prosthesis structure is n

18.000. The tensile strength of the

prosthesis is

3.500 N and the breaking elongation 9 %. The extension of the ligament is 6 x 1


x 300 mm. The prosthesis has the shape of a tubular implant that is produced out
of prefabricated kevlar cords with a 60 angular network.

For the research series, we chose sheep as experimental animal s because

their

knee-joints have similar dimensions to the human ones. Between February and
November 1986 48 female Merinoland sheep aged between 4 and 7 years were used to
implant the prosthesis as an alloplastic substitute for the anterior cruciate
ligament

after

prior

resection

of

the

ACL

in the right knee-joint.

The

implantation was done isometrically using the 4,5 mm drill of the AD. The
extraarticular fixation was done with jagged ring plates and small fragment
screws. There was no postoperative immobilisation of the joints. They were
defined as stable for stress and treated functionally early. 8 animals were lost
for the scheduled postoperative examinations. In intervals of 3 months in the
course of one year a quarter of the sheep was sacrificed and the knee-joints
were examined macroscopically, microscopically and under biomechanic aspects.

The macroscopic findings

showed an arthrosis

in 5 animals, the degree of

degeneration corresponding to the findings at the time of implantation. Between


the 6th and 9th month there was a destinct integration of the filament material
through connect i ve tissue growth and comp 1ete surround i ng of the prosthes is.
Intraarticular infections could not be found. Furtheron there could be found no
abrasion particles in any joint.

In 12 joints respectively was existing a loosening of the prosthesis or an


interruption of the continuity. So far no intraarticular tumor growth could be
found.

119

Figure 4:

Tear-out forces of the kevlar prosthesis


(NJ
600

400

200

Time of implantation (months)

There was a decrease in the motion range on the operated knee-joints depending
on the implantation time. An increase of periarticular scar formation with a
react i ve tendency for contract i on after the medi a 1 arthrotomy as well as the
progressive connective tissue and callous integration of the prosthesis within
the bony canals were seen as an explanation for these findings.

Standardi zed tests for the stabil ity of the joi nts showed a decrease of the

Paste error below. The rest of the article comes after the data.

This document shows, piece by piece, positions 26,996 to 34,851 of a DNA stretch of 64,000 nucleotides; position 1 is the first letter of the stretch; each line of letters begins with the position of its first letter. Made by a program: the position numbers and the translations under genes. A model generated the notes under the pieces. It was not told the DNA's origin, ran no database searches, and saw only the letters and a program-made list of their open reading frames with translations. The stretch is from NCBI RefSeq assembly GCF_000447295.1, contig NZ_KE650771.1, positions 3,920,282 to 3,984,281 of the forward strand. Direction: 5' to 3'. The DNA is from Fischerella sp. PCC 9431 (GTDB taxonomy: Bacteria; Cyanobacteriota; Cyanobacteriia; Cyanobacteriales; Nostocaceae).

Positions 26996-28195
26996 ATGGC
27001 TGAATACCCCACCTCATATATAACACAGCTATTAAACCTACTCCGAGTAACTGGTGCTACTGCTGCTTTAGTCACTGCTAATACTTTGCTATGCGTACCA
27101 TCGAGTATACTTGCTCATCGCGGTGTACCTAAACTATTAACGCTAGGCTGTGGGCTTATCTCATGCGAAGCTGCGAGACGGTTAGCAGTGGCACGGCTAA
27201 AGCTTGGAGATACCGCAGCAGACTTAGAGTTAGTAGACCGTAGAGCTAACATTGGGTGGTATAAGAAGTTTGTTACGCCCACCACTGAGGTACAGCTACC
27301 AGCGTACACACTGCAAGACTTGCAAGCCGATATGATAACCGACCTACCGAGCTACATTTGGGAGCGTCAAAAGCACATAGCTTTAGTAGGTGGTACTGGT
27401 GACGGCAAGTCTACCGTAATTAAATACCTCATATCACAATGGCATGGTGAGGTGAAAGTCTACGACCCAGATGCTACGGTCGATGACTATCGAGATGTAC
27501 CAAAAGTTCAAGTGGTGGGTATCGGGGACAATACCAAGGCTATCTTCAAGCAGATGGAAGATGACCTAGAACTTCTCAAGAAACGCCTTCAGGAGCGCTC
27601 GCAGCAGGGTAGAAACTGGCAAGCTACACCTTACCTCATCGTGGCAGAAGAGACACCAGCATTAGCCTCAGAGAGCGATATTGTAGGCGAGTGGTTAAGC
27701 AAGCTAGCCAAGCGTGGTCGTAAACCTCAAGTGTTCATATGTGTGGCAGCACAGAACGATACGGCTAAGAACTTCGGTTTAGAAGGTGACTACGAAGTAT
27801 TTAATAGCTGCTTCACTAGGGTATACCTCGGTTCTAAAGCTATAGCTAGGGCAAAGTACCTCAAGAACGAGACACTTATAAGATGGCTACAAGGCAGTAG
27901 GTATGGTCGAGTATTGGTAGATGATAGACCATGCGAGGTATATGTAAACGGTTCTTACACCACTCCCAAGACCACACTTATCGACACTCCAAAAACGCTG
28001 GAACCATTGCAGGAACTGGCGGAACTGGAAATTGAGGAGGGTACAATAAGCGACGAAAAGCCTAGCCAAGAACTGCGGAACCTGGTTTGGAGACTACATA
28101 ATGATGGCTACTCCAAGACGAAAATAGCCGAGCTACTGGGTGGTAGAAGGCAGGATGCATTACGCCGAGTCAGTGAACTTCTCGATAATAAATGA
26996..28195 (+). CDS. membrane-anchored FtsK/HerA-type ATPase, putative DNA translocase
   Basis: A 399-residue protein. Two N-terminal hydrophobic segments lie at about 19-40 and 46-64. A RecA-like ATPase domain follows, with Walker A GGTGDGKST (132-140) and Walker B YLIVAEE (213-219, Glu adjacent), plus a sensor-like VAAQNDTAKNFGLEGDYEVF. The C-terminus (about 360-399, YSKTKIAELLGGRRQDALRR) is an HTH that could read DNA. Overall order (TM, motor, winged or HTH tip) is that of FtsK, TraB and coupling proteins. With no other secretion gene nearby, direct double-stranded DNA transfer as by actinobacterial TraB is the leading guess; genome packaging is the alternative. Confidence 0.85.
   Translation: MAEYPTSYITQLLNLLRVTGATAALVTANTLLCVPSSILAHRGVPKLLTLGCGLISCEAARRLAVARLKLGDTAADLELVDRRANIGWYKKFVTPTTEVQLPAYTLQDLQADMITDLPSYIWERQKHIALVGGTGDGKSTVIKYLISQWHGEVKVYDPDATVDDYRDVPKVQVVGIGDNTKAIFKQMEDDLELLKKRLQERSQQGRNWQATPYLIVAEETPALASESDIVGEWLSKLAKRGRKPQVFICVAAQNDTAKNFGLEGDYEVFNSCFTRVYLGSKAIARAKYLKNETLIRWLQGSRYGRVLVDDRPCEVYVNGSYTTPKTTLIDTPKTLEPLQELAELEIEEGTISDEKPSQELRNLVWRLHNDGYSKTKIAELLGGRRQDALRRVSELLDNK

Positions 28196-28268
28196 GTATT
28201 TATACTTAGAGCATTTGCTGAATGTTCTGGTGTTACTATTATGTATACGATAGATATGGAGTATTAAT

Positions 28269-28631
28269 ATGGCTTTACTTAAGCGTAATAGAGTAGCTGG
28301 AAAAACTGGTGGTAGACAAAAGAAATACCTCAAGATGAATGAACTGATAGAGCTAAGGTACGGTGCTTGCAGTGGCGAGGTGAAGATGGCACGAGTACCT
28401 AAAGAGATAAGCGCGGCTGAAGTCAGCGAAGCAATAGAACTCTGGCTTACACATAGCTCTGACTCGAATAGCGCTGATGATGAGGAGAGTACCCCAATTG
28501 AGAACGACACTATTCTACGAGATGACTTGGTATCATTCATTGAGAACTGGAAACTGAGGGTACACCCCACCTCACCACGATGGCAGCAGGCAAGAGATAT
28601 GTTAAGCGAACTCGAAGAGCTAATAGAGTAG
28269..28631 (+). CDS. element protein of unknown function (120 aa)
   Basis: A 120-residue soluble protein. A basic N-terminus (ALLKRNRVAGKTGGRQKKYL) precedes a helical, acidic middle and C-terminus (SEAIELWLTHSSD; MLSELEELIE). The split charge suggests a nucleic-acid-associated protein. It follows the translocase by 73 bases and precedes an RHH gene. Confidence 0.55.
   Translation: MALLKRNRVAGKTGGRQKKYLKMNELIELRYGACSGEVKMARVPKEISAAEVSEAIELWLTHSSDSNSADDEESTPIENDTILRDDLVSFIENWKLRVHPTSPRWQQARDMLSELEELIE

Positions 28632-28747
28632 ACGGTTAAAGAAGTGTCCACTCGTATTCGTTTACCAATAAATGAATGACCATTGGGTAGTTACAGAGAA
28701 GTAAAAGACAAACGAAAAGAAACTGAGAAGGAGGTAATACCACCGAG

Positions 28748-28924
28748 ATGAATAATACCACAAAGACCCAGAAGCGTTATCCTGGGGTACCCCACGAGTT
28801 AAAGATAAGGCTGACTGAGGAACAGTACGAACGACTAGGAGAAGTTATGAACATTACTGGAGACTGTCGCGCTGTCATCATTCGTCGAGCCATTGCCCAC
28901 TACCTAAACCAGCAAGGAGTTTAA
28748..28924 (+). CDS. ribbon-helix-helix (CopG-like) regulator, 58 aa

anterior drawer symptom depending on the duration of implantation, contrary to
the increase of limited mobility. This was explained by the increase of intraas well as extraarticular fixation.

The teari ng out forces showed an increase on the average of 67 % between the
thi rd and si xth month with another boost of 30 % unt i 1 the end of 9 months and
with

regard to the overall observat i on peri od another increase of 48 %. The

increase of the average teari ng strength from 115 N (3 months) to 515 N (12

120

months) corresponds to a mean increase of 232

over the total observation

period. At the end of 12 months the tearing strength had been defined to be at a
minimum rate of 355 N and at a maximum rate of 695 N.

The loosenings were explained by osteoporotic bone catabolism and pressure peaks
caused by the materi a1 around the i ntraarti cul ar bone canal openi ngs. The
intraarticular ruptures along the kevlar prosthesis could be explained by newly
formed osteophytes in the intercondylar area in the sense of a secondary
impingement after the performance of a primary notchplasty.

The histological

examinations showed an encapsulation reaction against the

kevlar prosthesis without a complete osseus transformation of the capsular


layers around the prosthesis and thereby no consolidating osseus integration.
When

comparing

the

test

results

from

3 up

to

12 months

an

increasing

osteogenesis along the bone canals was found however without an integrating bone
growth into the textile structure of the kevlar prosthesis so that it could be
described as an "extraterritorialization" of the prosthesis. At no given time
there were indications for

an integrating bony ingrowth.

The additionally

performed examinations for foreign body reactions in the parenchymatous organs


gave no evidence of abrasion particles.

Conclusions:
In conclusion can be said, that there were histological signs of an active
bi odegradat i on to be seen in the kevl ar materi a1 that became stronger the
earlier the organism succeeded to widen the wall structures of the prosthesis.
Since it could be found that an increase of the biodegradation reactions is
connected

to

the

frequency

of

dissociation

of

the

single

fibers,

the

close-meshed tubular network appeared to be a promising concept for the implant.


A broad-meshed netword would seem to be more suitable for an osseous integration
of the prosthesis. However it could be expected a broader reaction and working

121

area with regard to the biodegradation.

The presented Aramid-fiber prosthesis is suited to grant the necessary stability


for a physiological motion range in the sheep even after an implantation of one
year with an anatomically correct implantation and with a stable fixation of the
ends of the 1i gaments. Secondary neop 1asms by osteophytes, especi ally in the
intercondylar area, including secondary arthrotic developments and decomposition
under the ring plates as well as around the intraarticular openings to the bone
canals had to be considered as complicating factors. The results of the animal
experiments however cannot be transfered to c 1i ni ca 1 condit ions uncrit i ca lly
under the aspects of the succes sfu 1 imp 1antat ion in 28 an i ma 1s (70 % of the